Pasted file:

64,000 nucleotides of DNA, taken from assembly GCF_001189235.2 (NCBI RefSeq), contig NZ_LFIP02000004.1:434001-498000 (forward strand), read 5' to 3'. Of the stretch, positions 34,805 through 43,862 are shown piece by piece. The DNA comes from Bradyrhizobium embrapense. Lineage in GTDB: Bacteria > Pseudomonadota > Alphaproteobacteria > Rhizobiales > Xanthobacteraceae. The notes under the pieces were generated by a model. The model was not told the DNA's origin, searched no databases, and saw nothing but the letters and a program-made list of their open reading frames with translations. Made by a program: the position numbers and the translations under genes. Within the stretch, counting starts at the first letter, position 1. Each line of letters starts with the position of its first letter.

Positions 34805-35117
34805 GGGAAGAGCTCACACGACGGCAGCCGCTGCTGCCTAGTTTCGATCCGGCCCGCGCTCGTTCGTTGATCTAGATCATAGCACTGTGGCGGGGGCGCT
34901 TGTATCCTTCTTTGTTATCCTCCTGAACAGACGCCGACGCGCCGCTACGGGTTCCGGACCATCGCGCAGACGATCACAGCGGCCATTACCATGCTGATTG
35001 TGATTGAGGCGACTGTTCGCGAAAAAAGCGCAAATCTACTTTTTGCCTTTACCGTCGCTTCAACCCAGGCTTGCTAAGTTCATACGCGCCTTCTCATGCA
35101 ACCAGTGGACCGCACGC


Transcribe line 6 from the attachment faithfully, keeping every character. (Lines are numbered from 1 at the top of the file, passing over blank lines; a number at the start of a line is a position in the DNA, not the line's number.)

35101 ACCAGTGGACCGCACGC